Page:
Although Tuesday’s ruling affected only the group of plaintiffs, Hinkle’s analysis rallied LGBTQ advocates.

“It’s important not to miss what the court also said, which is that the law and rules are likely to fail constitutional scrutiny once the court has the chance to rule on the merits. That is a hugely important part of the ruling which sends a strong signal to medical providers and families about the likely demise of this ban,” Jennifer Levi, director of the Transgender Rights Project at GLBTQ Legal Advocates & Defenders, said in an email.

Other groups representing the plaintiffs include Southern Legal Counsel, the National Center for Lesbian Rights and the Human Rights Campaign.

“My husband and I have been heartbroken and worried sick about not being able to care for our daughter in the way we know she needs,” said one of the anonymous plaintiffs, who is listed in the suit as Jane Doe filing on behalf of her daughter, Susan Doe, in a press release.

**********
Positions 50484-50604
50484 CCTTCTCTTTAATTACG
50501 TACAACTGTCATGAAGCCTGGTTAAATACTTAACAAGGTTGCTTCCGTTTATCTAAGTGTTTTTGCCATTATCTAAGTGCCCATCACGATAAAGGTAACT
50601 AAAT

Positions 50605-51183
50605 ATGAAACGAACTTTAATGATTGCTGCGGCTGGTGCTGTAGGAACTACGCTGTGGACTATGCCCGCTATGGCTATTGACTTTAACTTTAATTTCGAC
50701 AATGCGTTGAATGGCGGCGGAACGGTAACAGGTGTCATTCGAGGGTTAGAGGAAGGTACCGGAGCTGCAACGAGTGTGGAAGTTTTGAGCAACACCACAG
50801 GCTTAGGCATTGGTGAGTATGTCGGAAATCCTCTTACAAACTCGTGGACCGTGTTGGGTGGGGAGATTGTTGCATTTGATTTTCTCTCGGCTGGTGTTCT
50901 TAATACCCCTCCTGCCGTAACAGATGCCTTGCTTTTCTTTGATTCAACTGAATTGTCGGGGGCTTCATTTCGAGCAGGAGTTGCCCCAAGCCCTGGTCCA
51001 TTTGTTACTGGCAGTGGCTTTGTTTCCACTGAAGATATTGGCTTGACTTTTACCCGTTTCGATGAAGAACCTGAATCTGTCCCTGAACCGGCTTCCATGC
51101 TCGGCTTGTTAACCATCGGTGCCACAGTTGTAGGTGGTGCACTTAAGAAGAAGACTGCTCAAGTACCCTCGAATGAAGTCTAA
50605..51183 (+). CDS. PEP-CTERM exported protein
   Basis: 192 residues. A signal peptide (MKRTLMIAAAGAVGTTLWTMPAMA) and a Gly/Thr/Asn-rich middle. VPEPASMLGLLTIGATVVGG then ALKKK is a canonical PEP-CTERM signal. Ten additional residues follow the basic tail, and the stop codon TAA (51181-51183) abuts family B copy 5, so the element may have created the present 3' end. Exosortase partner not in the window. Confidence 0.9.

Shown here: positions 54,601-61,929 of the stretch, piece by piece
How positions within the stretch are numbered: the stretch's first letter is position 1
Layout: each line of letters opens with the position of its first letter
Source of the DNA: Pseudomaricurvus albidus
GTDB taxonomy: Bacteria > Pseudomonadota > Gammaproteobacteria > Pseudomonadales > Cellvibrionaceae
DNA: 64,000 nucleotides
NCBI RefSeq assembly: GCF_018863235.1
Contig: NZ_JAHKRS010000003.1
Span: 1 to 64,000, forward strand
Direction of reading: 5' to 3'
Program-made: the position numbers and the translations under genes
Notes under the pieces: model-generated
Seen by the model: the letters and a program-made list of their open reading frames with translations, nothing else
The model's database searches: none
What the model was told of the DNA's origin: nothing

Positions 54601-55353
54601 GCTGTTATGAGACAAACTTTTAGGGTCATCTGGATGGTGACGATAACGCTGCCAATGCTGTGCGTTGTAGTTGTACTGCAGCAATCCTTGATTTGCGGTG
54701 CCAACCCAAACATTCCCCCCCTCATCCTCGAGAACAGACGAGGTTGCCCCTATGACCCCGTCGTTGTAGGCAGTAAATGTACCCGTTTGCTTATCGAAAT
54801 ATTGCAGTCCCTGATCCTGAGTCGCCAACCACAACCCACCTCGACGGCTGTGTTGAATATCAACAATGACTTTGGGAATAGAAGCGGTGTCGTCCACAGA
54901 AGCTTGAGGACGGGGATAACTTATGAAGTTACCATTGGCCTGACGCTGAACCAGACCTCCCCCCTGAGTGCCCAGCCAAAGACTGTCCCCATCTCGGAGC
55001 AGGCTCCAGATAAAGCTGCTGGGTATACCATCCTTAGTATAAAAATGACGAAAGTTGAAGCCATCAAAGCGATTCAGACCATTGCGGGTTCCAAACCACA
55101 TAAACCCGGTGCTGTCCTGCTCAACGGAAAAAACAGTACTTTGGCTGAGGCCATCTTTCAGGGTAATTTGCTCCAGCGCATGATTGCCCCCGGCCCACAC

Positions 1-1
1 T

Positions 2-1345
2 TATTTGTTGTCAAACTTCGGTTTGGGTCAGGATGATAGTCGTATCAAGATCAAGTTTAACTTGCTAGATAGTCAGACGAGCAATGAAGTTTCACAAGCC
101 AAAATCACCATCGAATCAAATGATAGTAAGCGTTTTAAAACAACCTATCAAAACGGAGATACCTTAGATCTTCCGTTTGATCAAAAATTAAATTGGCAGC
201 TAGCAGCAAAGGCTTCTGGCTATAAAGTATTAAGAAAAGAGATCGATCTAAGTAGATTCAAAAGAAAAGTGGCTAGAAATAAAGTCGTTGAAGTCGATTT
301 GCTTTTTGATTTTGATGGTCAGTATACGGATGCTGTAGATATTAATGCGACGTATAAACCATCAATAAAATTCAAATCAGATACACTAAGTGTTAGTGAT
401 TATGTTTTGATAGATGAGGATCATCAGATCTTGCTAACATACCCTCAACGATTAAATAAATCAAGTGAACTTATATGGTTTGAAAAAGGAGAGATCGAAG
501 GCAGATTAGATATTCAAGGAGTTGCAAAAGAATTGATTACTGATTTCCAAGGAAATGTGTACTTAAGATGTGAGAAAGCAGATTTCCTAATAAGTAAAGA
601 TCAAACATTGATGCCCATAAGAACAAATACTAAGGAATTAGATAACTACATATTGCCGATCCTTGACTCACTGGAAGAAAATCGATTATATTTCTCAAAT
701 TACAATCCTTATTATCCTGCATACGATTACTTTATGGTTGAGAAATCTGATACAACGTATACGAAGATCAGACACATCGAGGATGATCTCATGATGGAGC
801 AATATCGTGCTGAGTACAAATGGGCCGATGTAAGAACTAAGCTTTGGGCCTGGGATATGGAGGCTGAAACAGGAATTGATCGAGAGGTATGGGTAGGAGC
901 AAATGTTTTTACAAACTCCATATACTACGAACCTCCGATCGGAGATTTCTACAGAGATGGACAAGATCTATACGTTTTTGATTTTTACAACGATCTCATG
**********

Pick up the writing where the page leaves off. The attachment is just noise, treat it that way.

“I’m sure most any parent can imagine the sense of powerlessness that comes from being unable to do something as basic as get medical care for your child," the woman said, in a report by WUSF Public Media. "Today my entire family is breathing a huge sigh of relief knowing we can now access the treatment that we know will keep Susan healthy and allow her to continue being the happy, confident child she has been.”

The lawsuit alleged, in part, that the treatment ban unconstitutionally stripped parents of rights, a claim that Hinkle said was “likely to succeed” on the merits.

“I find that the plaintiffs’ ability to evaluate the benefits and risks of treating their individual children this way far exceeds the ability of the state of Florida to do so. I find that the plaintiffs’ motivation is love for their children and the desire to achieve the best possible treatment for them. This is not the State’s motivation,” he wrote.

The judge also concluded that the state’s decision appeared to be rooted in “purposeful discrimination” against transgender people.